So what do I recommend running with? First off, in terms of fast moves, both have merit (in this meta). A Tackle Bidoof (at least with good IVs, which we’ll look into in more detail shortly) can do very well, and you may even be better off sticking with JUST fast moves depending on your style of play. Conversely, Take Down Bidoof applies more shield pressure and gets wins by throwing more charge moves. Neither is inherently “better” than the other here, just two different styles.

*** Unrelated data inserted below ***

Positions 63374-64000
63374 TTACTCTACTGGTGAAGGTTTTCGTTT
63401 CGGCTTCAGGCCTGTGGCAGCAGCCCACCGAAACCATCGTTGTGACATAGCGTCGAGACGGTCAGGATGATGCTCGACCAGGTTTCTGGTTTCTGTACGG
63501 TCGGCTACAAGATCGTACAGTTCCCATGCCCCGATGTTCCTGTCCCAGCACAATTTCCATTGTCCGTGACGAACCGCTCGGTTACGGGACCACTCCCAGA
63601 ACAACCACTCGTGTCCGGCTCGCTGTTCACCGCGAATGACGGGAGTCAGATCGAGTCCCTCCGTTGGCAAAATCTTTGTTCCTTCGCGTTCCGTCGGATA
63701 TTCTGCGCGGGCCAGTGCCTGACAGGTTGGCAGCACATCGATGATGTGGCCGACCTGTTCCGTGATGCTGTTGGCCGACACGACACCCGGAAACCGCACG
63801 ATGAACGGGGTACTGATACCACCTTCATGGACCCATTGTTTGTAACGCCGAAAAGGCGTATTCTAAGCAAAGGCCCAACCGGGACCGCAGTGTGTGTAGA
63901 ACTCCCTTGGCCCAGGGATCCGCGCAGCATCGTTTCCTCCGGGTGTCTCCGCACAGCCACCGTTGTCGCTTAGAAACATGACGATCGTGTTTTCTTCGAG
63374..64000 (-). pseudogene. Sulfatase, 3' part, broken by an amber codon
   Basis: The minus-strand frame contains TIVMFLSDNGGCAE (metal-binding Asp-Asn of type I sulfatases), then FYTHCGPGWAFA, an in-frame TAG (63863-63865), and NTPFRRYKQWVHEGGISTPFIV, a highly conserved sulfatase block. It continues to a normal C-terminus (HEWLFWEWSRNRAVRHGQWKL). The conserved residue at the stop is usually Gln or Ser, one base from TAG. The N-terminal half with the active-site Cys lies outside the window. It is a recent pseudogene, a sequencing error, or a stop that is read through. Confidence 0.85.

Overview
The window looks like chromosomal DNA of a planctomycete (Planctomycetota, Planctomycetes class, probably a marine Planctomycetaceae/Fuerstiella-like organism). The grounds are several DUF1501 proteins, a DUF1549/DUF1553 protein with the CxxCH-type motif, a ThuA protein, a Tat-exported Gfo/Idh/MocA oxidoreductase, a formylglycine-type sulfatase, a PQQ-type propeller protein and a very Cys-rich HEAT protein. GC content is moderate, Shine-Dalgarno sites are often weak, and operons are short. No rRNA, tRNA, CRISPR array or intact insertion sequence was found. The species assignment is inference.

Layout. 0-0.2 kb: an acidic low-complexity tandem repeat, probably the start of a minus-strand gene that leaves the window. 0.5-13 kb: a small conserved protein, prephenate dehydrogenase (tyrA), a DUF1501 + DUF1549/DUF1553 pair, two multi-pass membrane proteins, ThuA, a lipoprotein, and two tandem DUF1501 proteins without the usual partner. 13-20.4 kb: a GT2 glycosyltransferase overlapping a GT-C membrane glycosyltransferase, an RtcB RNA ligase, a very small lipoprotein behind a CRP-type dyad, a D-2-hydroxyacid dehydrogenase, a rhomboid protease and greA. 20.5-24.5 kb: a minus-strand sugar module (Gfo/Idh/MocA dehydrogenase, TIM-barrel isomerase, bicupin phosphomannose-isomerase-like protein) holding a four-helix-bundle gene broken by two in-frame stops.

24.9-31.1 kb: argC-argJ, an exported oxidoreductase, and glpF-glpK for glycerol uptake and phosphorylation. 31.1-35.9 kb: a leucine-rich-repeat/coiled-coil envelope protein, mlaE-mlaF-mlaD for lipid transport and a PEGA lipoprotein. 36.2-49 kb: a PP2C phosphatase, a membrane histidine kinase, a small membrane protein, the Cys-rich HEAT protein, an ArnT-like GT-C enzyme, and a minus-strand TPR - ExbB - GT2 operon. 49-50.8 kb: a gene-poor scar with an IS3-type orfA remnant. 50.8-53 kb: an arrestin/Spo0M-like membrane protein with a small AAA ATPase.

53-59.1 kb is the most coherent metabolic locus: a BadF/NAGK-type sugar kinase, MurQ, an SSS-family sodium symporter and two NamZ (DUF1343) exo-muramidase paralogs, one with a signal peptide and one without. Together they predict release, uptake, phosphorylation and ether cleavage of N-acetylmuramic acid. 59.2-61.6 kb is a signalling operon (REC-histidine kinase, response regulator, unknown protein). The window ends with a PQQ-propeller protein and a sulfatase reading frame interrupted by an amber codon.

As for charge moves, Hyper Fang is an easy recommendation, being Bidoof’s best overall charge move in terms of energy to damage ratio (once STAB is factored in) and tied for second cheapest. After that, it’s sort of a matter of preference between Crunch (for speed) and Return, in my opinion. To reiterate: in this format where none of Bidoof’s moves above ever deal better than neutral damage, all the special ones (Grass Knot, Ice Beam, Thunderbolt, and Shadow Ball) are all inferior to Hyper Fang and there is literally no reason to run them except for the lolz, so Crunch has a better case than all of them as it is at least cheaper. And as silly as it sounds to put “Bidoof” and “closer” in the same sentence, a Bidoof WILL be your closer, so if you can arrange for that one to have Return, that could be huge if you’ve managed to strip shields away already.